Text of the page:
An appeals court in Morocco on 1 June upheld a decision to put the country’s sole oil refinery—Société Anonyme Marocaine de l’Industrie et du Raffinage, or “Samir”—into liquidation. The refinery, beset by financial difficulties, has been closed since August 2015. Buyers are being sought.
Despite the difficulties, reading the Moroccan press one could be forgiven for assuming that it’s just a matter of time before the refinery re-opens. Barely a week passed without newspaper reports quoting “inside sources” saying that a buyer for the doomed plant may yet be found.
The decision on whether the plant will be re-opened with state support appears to rest on reconciling the desire to secure domestic energy independence with the simple truths told by the numbers. With only tiny proven reserves of hydrocarbons, Morocco is heavily dependent on imports for its domestic fuel needs, which are about 209,000 barrels per day, according to the US Energy Information Administration. Samir, which has been fed with crude bought on the open market mainly from Gulf producers and Russia, has a refining capacity of about 150,000 barrels per day; many in Morocco therefore feel that it plays an important role in providing for the country’s needs.
Contrary to the experience of other countries such as Nigeria, the closure of the refinery in August 2015 did not lead to fuel shortages or prices spikes. Although the country was forced to turn to importation of refined products from the world market, the low world oil price over the last 18 months actually helped to reduce the government’s current account deficit. Steps to support imports, including the new hydrocarbons terminal at the successful Tanger Med port, have also helped to make them a more attractive option. This impact on prices even continued when Morocco finally ended all fuel price subsidies in December 2015. There were no riots on the streets—only contented motorists as the petrol pump price fell.
All this must surely play into the decision on the future viability of Samir. With total debts estimated at MAD 44 billion ($4.5 billion) and around MAD 350 million ($35.8 million) needed just to re-start the mothballed plant, any buyer would need to feel confident that it can produce refined products at a price which can compete with cheap imports. But for those in Morocco pushing for Samir’s rescue, it is more about the role the refinery can play in securing supply in the event of a spike in the world oil price (particularly if the government remains steadfast in its refusal to reinstate subsidies)—and also the protection of some 1,200 jobs. However, the costs of operating Samir will also rise if the oil price increases, and the aging plant may struggle to compete with new refining capacity in the Gulf.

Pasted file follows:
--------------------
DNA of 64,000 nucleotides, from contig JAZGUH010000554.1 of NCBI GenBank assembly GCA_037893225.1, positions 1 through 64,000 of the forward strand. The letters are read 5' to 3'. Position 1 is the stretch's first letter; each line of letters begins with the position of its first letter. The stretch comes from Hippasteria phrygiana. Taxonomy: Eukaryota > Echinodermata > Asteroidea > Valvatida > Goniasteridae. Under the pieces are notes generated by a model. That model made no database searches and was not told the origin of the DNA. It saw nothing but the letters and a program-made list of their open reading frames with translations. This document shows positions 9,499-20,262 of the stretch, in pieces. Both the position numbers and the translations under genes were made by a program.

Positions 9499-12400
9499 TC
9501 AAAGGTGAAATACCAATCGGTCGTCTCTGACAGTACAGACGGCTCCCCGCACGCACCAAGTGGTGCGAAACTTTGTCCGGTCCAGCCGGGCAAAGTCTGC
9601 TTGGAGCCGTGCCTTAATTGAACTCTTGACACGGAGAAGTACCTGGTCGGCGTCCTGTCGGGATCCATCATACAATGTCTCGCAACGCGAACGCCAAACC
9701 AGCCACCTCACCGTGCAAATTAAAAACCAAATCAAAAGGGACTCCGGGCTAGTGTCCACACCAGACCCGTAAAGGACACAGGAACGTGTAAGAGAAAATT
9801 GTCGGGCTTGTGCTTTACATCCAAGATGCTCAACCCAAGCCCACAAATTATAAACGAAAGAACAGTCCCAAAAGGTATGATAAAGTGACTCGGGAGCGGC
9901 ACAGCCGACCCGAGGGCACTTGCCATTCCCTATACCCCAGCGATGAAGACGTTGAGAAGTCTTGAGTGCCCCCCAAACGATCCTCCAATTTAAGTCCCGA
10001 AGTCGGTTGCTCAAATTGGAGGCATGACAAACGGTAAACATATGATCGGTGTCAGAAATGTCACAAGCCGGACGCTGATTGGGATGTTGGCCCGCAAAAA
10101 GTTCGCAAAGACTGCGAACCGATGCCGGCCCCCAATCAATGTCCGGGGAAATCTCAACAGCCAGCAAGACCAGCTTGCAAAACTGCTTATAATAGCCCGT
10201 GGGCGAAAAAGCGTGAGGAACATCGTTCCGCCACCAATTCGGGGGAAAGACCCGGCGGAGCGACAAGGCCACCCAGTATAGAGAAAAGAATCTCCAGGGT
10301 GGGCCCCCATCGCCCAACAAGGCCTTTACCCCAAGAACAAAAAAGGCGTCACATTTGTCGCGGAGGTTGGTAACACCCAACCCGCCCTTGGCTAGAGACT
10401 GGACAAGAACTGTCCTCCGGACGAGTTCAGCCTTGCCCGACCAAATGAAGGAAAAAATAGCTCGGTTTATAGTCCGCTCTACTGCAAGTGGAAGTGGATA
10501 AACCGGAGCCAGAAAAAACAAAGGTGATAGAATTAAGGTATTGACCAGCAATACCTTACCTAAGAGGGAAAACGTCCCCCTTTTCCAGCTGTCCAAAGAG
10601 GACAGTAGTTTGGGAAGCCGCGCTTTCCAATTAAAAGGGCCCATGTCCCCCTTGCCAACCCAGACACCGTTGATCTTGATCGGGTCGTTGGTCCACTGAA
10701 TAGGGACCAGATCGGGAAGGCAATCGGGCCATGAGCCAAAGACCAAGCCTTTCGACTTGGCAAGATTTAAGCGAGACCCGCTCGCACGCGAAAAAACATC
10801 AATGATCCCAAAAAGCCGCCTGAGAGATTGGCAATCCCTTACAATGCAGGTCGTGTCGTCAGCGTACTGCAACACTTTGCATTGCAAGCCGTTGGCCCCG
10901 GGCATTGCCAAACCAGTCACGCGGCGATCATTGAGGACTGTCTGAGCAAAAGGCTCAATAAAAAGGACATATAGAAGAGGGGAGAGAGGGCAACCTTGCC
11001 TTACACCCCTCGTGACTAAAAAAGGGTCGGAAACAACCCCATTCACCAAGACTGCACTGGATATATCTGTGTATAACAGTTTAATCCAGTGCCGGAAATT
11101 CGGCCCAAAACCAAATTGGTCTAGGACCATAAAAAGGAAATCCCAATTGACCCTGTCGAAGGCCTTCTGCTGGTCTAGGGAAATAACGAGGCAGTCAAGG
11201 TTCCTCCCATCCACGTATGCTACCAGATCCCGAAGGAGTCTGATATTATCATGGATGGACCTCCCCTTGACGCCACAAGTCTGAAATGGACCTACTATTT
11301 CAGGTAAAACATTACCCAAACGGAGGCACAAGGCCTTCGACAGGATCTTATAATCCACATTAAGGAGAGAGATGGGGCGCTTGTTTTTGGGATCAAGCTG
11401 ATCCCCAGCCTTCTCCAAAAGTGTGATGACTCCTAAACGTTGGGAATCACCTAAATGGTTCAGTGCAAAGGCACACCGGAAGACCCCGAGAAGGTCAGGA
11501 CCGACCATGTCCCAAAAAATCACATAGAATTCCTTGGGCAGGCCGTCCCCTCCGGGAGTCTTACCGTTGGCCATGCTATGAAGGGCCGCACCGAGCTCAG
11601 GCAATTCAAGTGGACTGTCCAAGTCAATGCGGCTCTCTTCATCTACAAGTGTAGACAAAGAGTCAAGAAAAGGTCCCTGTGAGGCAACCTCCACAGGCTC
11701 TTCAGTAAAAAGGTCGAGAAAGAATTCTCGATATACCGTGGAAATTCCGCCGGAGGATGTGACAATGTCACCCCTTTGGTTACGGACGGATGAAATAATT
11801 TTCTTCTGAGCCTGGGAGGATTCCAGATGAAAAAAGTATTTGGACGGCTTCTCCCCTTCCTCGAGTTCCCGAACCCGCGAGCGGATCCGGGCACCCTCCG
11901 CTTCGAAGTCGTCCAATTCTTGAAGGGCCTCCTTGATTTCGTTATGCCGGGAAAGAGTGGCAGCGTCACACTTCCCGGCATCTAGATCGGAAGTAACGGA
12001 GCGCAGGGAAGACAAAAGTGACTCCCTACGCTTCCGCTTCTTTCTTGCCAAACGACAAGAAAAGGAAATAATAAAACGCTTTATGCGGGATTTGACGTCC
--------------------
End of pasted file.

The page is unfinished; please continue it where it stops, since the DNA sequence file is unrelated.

Morocco’s experience is useful for other countries engaged in debates about the role of refineries. For example, Uganda has clashed with potential developers of its oil deposits because the government wants to promote refining capacity for the local market ahead of the development of exportation capability.
In my book Africa’s New Oil, I trace similar experiences in Chad and Niger. Both countries agreed with the Chinese National Petroleum Company (CNPC) to prioritize development of a refinery for local production ahead of exports. In Chad, disputes between the government and CNPC over the price at which refined fuel was being sold at the pump – with the Chinese saying that they were unable to supply it at the artificially low price that President Idriss Deby Itno wanted—led the government to deport the Chinese director of the Djermaya refinery, and to close the refinery twice. Although the fuel price did initially fall, just a few months later it had rebounded almost back to its original level. Chad banned imports in order to support the domestic industry, but this led to a rampant smuggling racket bringing in cheaper fuel from neighboring Nigeria.
In Niger, the monopoly of the state fuel distributing company SONIDEP has made it difficult for the jointly owned Chinese-Nigerien Soraz refinery to market its own products, leading to closures, disruption in supply and high prices at the pump. Niger has struggled to pay back debts owed to China for the construction of the refinery, and again a black market in cheap fuel smuggled from Nigeria has opened up—even right outside the gates of the refinery in Zinder.
A lesson from Morocco is that refineries can often turn into fiscal black holes. In trying to attract a buyer and get the refinery up and running again, how far will the government and banks have to go in difficult economic times to write off unpaid debts? Will Samir have to be sold for less than its real value, or will the government have to offer tax breaks and financial incentives? Furthermore, although the arguments for “ownership” of a country’s natural resources through the promotion of refineries are powerful, Chad and Niger’s experiences have shown that they do not necessarily guarantee fuel for local consumers at the lowest possible price.
Celeste Hicks is a Morocco-based freelance journalist and author of Africa’s New Oil: Power, Pipelines and Future Fortunes. The views she expresses here are her own and not those of NRGI.